Fears of growing unrest over unemployment in Tunisia
TUNIS - Fresh protests over unemployment and poverty in central Tunisia on Thursday raised fears of growing social unrest five years after the country's revolution ignited by similar grievances.
The discontent spread to several towns in central Tunisia, with demonstrators taking to the streets.
Protests and clashes with security forces started in Kasserine following the death on Saturday of an unemployed man who was electrocuted atop a power pole near the governor's office.
Ridha Yahyaoui, 28, was protesting after his name was removed from a list of hires for coveted public sector jobs.
"It's as if we were back in 2010-2011," Al-Shuruk newspaper wrote, referring to the revolution that overthrew dictator Zine El Abidine Ben Ali.
The uprising was sparked by the death of Mohamed Bouazizi, who set himself on fire in nearby Sidi Bouzid, in protest at unemployment and police harassment in December 2010 and died a month later.
In the face of this week's burgeoning unrest, Prime Minister Habib Essid cut short a European tour to return home on Thursday.
Essid is to chair an emergency cabinet meeting on Saturday and give a news conference, his office said in a statement.
Despite the success of Tunisia's political transition in the past five years, the authorities have failed to resolve the problems of social exclusion and regional disparities.
- 'Enough of promises' -
Tensions remain high in Kasserine, where security forces have used tear gas and water cannon against crowds of hundreds of demonstrators, and the protests have since Tuesday spread to nearby towns.
As on the previous days, protesters in Kasserine on Thursday set up roadblocks with burning tyres and pelted security forces with stones, an AFP correspondent said.
A hospital source said 240 civilians and 74 policemen have been injured in the three days of clashes in Kasserine, while a security official told AFP that police have been instructed to use "maximum restraint".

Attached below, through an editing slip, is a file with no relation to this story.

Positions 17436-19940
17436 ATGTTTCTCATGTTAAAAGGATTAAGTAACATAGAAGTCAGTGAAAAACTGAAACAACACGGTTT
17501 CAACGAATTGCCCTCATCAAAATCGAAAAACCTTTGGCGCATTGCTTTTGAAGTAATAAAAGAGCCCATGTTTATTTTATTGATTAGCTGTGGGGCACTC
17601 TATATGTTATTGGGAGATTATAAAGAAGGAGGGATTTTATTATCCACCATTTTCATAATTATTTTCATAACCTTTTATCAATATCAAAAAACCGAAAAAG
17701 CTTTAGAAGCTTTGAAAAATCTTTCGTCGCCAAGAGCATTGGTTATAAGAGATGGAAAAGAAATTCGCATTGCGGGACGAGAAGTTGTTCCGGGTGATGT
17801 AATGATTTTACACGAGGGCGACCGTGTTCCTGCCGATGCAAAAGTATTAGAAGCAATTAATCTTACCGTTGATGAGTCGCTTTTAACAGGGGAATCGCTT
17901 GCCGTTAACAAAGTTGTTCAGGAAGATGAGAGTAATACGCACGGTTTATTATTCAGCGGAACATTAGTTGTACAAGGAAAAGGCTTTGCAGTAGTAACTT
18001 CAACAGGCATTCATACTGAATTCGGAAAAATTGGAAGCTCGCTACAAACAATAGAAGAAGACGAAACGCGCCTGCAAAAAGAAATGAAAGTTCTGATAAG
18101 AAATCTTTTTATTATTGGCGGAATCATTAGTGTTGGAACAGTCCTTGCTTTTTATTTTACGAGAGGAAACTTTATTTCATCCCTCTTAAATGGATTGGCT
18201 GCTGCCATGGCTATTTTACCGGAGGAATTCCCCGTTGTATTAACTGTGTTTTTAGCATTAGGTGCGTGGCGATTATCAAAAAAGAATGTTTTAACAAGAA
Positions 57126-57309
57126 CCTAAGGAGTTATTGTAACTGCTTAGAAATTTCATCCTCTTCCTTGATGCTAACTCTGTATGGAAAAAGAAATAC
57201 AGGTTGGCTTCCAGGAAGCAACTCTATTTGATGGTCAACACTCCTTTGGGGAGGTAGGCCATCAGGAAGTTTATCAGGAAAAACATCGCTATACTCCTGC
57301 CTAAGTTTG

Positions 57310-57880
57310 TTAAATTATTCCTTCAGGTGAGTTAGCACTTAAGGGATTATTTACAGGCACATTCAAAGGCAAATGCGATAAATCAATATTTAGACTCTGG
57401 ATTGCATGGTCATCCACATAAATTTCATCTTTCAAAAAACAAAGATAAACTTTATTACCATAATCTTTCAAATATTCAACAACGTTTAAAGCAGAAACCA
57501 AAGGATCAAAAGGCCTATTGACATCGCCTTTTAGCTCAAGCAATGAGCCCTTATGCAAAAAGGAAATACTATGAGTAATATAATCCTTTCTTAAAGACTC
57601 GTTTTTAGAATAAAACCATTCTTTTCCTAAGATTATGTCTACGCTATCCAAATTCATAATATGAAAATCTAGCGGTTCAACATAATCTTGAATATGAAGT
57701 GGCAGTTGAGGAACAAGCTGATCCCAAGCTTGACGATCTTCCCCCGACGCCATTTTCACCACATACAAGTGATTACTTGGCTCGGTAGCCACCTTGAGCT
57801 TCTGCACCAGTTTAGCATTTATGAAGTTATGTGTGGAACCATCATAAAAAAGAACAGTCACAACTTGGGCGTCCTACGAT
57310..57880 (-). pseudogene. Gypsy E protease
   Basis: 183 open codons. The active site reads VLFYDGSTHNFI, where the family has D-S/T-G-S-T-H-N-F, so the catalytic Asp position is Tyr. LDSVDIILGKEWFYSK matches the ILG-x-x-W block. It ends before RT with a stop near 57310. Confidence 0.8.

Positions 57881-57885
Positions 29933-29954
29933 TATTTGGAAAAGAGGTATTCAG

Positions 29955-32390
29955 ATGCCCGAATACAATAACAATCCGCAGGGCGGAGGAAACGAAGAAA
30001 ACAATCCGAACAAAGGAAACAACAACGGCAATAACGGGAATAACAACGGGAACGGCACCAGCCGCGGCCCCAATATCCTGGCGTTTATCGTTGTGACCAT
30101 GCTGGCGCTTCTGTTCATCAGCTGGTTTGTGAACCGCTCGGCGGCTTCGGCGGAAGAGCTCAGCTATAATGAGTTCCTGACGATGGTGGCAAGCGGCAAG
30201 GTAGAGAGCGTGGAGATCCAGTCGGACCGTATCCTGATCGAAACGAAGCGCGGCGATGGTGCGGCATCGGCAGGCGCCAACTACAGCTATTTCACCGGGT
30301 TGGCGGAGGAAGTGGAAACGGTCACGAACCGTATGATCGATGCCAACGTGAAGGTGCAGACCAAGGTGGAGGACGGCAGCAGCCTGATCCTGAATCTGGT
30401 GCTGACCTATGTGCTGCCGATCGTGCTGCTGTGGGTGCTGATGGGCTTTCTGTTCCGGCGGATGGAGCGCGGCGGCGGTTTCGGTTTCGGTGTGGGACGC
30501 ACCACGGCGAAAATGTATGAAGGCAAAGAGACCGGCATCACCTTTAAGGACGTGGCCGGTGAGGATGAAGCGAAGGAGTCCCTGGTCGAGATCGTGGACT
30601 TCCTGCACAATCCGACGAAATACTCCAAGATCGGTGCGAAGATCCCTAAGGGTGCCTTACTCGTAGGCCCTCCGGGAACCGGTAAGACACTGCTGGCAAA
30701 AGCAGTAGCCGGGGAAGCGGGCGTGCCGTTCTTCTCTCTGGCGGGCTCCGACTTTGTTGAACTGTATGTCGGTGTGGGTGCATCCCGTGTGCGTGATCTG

In Feriana, 30 kilometres (18 miles) away, a policeman was killed Wednesday during an operation to disperse demonstrators, the interior ministry said.
A security source told AFP that he died when his vehicle was overturned.
On Thursday, a crowd of more than 1,000 gathered outside the governor's office in Kasserine demanding information on an announcement the previous day of plans to create 5,000 jobs.
The finance ministry later clarified that the government was offering to extend its social aid programme rather than to create new posts.
"We've had enough of promises and being marginalised. We were the ones who led the revolution and we will not stay silent," said protester Marwa Zorgui.
An AFP journalist said another young demonstrator was persuaded by friends at the last minute not to leap to his death from the rooftop of the governorate building.
- No 'magic wand' -
As the protests spread, protesters Thursday cut off roads in Sidi Bouzid and clashed with police, while similar demonstrations were reported in the central towns of Jendouba, Gafsa and Kebili.
President Beji Caid Essebsi has acknowledged his government had "inherited a very difficult situation" with "700,000 unemployed and 250,000 of them young people who have degrees".
Tunisia's economy has been hard hit by political instability combined with jihadist attacks that have hobbled its vital tourism sector.
"Unemployment is the key problem which we must confront and one of the priorities of the government," Essid said Thursday in a speech to the World Economic Forum in Davos, Switzerland.
But "we do not have a magic wand to end it in a short period of time", the prime minister said before flying back home.
"We have launched important programmes," he said, stressing the need for improved professional training.
But the head of a Tunisian non-governmental organisation said the government had been slow to respond even though the brewing unrest was predictable.
"We've been warning that the social situation was explosive," said Abderrahman Hedhili of the Tunisian Forum For Economic and Social Rights.
And Hamza Meddeb, a researcher with the Carnegie Middle East Center, said that the people's "patience is running out".